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  • Fire Photography

    I am a FF wife who follows the Fireman on calls and takes pictures. I use my pictures for slideshows to get Community involvement. The Firefighters are wanting to use my photos as an aid for training, but I do not know any rules as to how close I can get and what shots not to shoot. Is there a written protocol on such things?

    Thanx!

  • #2
    Uh-Oh!!!

    HIPAA, HIPAA!!!

    Sorry, just had to. The main thing that I would watch out for would be photographing any kind of medical/trauma pts. I also suggest you talk to other dept.s around your area that does the same thing. Also contact your states Fire Marshall's office and state training org. They should be able to point you in the right direction.

    code_blue81
    Jeremy Culver
    IACOJ Bureau of EMS

    These views are my own and do not represent the views or opinions of anyambulance service that I am affiliated with.

    Help our fellow firefighters.
    www.helpingourown.com
    "Firefighters Helping Firefighters"

    Comment


    • #3
      Use common sense & good judgement. If you were ill or injured, would you want your photo snapped? Probably not. I'm not sure that HIPAA would really affect this, since it would be used in training and furthering education of medical responders. I'm not sure. That is something you'll have to do your homework on.
      As far as fire & other emergency incidents... good quality action photos. Maybe a progression of photos (ie: Arrival of 1st due units, progression of conflgration to need a 2nd alarm.) Whether they admit it or not, Firefighters like to see themselves in action!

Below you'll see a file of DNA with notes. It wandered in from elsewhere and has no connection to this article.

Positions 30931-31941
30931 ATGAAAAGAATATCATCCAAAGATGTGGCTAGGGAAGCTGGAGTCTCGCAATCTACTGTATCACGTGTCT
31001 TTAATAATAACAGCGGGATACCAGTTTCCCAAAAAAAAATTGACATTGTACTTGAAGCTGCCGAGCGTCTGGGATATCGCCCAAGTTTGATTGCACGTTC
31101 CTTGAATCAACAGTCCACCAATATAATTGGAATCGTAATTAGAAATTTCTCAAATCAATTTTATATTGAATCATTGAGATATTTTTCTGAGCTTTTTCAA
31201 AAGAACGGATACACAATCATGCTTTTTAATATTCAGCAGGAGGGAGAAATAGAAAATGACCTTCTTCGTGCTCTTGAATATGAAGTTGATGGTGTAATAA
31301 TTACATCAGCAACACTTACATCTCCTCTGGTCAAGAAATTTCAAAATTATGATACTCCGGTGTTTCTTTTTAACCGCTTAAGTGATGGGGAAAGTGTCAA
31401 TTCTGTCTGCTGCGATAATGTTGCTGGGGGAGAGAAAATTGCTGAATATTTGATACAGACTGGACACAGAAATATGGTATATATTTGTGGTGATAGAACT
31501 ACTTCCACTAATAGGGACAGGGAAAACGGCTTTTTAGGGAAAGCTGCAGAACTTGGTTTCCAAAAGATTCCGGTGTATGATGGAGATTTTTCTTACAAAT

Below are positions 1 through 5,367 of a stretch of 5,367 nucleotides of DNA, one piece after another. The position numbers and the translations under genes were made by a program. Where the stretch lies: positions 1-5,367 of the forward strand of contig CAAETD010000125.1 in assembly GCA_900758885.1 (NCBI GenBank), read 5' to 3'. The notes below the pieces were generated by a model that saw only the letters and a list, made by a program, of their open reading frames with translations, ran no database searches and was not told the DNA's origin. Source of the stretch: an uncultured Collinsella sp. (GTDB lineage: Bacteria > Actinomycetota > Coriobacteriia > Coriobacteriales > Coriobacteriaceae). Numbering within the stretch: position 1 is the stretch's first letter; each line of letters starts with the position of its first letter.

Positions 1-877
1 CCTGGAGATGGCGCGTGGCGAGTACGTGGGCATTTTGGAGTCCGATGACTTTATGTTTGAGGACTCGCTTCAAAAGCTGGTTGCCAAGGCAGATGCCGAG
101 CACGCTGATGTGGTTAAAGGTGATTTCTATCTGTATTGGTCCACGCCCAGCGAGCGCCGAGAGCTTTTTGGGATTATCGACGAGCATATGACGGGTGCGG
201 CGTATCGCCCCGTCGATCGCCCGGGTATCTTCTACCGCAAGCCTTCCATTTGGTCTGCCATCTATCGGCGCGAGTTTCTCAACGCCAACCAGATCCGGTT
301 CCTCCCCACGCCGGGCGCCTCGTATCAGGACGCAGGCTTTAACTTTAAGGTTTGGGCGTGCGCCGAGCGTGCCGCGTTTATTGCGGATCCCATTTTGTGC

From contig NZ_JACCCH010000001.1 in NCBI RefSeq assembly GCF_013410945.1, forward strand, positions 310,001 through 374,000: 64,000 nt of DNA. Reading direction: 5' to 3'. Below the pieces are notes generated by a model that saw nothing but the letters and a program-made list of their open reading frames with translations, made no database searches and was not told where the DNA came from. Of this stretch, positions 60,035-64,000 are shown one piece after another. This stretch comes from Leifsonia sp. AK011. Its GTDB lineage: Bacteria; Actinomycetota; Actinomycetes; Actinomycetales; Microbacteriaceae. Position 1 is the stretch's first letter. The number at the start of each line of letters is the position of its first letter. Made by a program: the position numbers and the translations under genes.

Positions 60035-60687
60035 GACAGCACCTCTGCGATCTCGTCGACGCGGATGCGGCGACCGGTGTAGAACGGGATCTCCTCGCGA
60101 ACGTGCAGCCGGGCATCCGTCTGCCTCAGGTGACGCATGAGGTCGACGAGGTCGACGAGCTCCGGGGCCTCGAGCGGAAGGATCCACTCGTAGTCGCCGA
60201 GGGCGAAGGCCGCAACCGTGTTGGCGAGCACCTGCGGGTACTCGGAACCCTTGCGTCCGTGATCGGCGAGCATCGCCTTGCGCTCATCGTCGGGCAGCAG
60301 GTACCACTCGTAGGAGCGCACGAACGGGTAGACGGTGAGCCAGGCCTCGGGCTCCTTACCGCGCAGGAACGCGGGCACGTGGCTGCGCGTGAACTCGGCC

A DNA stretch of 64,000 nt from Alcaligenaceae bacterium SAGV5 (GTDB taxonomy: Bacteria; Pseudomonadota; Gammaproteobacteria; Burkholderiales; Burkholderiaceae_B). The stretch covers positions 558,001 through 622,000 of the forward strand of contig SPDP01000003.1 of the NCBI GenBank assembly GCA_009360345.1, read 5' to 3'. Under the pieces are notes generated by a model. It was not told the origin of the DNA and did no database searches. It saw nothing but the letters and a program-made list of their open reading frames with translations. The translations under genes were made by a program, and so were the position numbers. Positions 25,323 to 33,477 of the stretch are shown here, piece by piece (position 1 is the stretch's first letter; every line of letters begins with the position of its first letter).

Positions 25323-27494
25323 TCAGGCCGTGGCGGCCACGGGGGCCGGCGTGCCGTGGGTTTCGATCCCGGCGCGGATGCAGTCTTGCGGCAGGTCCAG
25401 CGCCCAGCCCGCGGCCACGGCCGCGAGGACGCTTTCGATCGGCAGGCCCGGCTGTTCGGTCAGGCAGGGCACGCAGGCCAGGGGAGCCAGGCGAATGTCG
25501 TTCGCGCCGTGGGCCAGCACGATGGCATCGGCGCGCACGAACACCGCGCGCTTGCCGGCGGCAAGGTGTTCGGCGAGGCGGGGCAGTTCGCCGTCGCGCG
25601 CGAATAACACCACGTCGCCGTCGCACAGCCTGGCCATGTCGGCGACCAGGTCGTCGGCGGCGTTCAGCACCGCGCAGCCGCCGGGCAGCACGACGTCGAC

I think what you do is excellent. Just be cautious of your own safety!


      *Mark
      FTM-PTB-RFB-EGH

      Comment


      • #4
        Random thoughts:

        1. HIPAA probably doesn't apply if the pt. is in public. It's a news story at that point.

        2. Your post doesn't indicate if you are a member, also. If not, make sure you get safety training and wear PPE that is clearly marked "PHOTOGRAPHER".

        3. Be cognizant of crime scenes. If you are taking pictures at a scene where I am coming to conduct an investigation, you are going outside the fire lines. Also, cooperate with the investigating authorities if they ask to see or use your photos.

        4. Use digital photography. It's much easier to construct a slide show and cheaper in the long run.

        5. Photography is a powerful tool, that has many uses in training, post-incident critique and marketting. Good luck.
        PROUD, HONORED AND HUMBLED RECIPIENT OF THE PURPLE HYDRANT AWARD - 10/2007.

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        • #5
          Thanks for all the help - ya'll have brought up some things that I didn't think about. (i.e. crime scene - never thought about that) I at one time was given the go ahead to take shots of pt.s, (as long as they are in public) but I am still not comfortable doing that, I will take a shot of a pt. on the board, if a medic is in the way of their face and upper body. But I guess because I have had NO formal training of any kind, I have no idea what HIPAA is. Can someone explain?

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          • #6
            Health Insurance Portability and Accountability Act of 1996

            http://aspe.hhs.gov/admnsimp/pl104191.htm
            Proudly serving as the IACOJ Minister of Information & Propoganda!
            Be Safe! Lookouts-Awareness-Communications-Escape Routes-Safety Zones

            *Gathering Crust Since 1968*
            On the web at www.section2wildfire.com

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            • #7
              Yeah!!!
              I admit it!
              I like seeing my pic in the paper, but that photographer is never around when I need fame. So....I take the pics of our scenes myself, I can just never get anyone to photo me...Hum......

              Seriously, thanks for your photography work and your committment to your husband and his job. Just be safe and the others will direct you to the good shots or help you get them if it is too dangerous for you to snap a few close ups. Just ask them.